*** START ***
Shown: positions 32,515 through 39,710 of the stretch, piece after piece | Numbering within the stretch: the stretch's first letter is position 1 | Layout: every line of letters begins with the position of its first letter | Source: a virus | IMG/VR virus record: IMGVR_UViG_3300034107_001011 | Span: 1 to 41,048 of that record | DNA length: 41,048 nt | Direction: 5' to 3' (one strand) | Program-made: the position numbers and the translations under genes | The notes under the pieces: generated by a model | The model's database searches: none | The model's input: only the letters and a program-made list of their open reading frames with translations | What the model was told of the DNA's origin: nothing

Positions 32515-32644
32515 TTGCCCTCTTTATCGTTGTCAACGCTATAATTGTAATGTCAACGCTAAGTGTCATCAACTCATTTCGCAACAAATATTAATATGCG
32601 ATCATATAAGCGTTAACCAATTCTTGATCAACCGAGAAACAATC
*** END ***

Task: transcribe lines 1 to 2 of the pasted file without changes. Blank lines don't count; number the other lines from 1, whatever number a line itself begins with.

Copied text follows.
Shown: positions 32,515 through 39,710 of the stretch, piece after piece | Numbering within the stretch: the stretch's first letter is position 1 | Layout: every line of letters begins with the position of its first letter | Source: a virus | IMG/VR virus record: IMGVR_UViG_3300034107_001011 | Span: 1 to 41,048 of that record | DNA length: 41,048 nt | Direction: 5' to 3' (one strand) | Program-made: the position numbers and the translations under genes | The notes under the pieces: generated by a model | The model's database searches: none | The model's input: only the letters and a program-made list of their open reading frames with translations | What the model was told of the DNA's origin: nothing

Positions 32515-32644